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The following is MORANI's Orphan Profile.
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Quick Facts about  MORANI

Gender  Male Date of Birth  November 2001
Location Found  Lewa Downs
Age on Arrival  18 months
Comments on Place Found  His mother died and he was shot three times just outside of Lewa Downs
Reason for being Orphaned  Poaching

The 8th April 2003, and another phone call early in the morning, this time from Lewa Downs in Northern Kenya with news that there was another orphan of about 18 months old, which had come onto the Ranch through the gap in their ring fence with a wild herd, but obviously did not belong. They had been keeping an eye on it for the past four days, and although it was sometimes with the other elephants, it kept leaving the herd to wander alone.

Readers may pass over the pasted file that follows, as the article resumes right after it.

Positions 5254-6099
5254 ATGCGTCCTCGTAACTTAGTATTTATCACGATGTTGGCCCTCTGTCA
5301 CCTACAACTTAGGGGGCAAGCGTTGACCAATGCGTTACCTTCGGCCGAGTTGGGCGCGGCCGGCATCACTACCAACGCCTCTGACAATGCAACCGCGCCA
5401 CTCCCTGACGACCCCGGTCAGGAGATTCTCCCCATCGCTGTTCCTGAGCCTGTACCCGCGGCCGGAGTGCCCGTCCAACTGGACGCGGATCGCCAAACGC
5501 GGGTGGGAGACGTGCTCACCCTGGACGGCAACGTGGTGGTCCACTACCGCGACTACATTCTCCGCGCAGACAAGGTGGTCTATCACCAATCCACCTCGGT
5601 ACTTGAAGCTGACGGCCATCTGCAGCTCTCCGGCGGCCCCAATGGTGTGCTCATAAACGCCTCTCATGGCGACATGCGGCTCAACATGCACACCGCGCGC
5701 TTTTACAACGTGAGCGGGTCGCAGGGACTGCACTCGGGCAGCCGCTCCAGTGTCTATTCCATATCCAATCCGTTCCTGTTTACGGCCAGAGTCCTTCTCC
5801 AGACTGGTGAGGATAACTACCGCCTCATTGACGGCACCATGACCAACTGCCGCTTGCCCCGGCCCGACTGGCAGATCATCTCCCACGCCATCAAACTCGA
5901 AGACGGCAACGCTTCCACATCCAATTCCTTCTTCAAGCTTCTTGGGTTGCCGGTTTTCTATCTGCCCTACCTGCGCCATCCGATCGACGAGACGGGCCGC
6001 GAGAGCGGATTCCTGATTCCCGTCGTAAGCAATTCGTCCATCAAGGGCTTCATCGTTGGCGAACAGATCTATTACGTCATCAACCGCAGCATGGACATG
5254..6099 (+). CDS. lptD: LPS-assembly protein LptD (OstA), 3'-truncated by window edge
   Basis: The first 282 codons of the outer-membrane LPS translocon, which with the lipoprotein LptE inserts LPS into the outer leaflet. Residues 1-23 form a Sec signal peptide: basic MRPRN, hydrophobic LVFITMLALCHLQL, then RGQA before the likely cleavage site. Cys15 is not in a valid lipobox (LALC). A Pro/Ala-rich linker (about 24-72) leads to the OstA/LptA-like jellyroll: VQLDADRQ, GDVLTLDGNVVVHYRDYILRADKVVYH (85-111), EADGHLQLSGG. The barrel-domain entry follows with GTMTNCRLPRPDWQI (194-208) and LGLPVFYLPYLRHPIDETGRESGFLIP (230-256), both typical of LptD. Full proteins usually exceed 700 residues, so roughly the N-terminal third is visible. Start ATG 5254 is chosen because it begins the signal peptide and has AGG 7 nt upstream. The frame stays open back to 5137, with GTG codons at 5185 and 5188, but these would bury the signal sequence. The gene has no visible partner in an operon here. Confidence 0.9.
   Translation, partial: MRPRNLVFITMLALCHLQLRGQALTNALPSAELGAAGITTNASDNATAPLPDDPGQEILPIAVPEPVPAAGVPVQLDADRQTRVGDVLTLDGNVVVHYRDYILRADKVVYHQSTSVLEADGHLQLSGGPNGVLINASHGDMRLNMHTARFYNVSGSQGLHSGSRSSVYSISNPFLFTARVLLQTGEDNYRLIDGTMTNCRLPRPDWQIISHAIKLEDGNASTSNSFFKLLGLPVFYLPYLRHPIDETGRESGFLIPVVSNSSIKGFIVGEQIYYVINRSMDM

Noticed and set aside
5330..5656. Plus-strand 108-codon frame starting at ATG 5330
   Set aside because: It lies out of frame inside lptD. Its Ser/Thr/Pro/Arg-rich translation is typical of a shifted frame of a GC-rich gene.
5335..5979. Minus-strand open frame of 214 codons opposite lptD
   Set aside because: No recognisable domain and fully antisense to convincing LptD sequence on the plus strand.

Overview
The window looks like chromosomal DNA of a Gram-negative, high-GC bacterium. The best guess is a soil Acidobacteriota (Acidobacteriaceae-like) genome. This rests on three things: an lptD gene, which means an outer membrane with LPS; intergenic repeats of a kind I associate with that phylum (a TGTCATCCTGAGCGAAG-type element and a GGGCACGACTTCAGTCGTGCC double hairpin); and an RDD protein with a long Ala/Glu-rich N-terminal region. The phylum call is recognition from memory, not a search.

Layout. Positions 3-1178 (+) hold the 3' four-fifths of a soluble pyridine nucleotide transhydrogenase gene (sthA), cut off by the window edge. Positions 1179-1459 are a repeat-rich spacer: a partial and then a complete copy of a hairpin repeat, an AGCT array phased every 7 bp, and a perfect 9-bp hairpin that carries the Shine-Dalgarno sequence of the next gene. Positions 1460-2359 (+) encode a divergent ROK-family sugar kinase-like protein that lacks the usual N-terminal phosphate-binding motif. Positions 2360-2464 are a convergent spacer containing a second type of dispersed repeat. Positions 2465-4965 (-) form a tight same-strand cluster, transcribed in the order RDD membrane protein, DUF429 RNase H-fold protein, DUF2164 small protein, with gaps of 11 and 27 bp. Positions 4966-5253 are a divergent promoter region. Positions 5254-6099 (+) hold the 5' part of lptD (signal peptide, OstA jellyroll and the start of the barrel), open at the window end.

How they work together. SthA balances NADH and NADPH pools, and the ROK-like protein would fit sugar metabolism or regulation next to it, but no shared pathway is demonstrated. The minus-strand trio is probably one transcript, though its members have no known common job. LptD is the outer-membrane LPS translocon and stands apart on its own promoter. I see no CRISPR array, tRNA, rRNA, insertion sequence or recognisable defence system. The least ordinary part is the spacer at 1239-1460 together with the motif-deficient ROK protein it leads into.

The orphaned baby elephant frightened and agressive before being darted  Vet crouches with dart gun

Rescue arrangements were hurriedly scrambled. This time the services of a Vet would definitely be needed to sedate such a large calf for an air rescue, as would a larger than usual aircraft and as usual, faithful Mike Seton responded positively and promptly, as did K.W.S. with a Vet. On board the rescue plane along with the Dr. Lekolooc, the Vet, was our Administrative Assistant, Emma Ayton, and two of our most capable elephant Keepers, plus all the rescue paraphernalia - the Rescue tarpaulin with rope handles all round so that some 10 men could lift a recumbent elephant that size, plus rehydrants and milk for a dehydrated and hungry baby.

The elephant calf is placed onto the cavas stretcher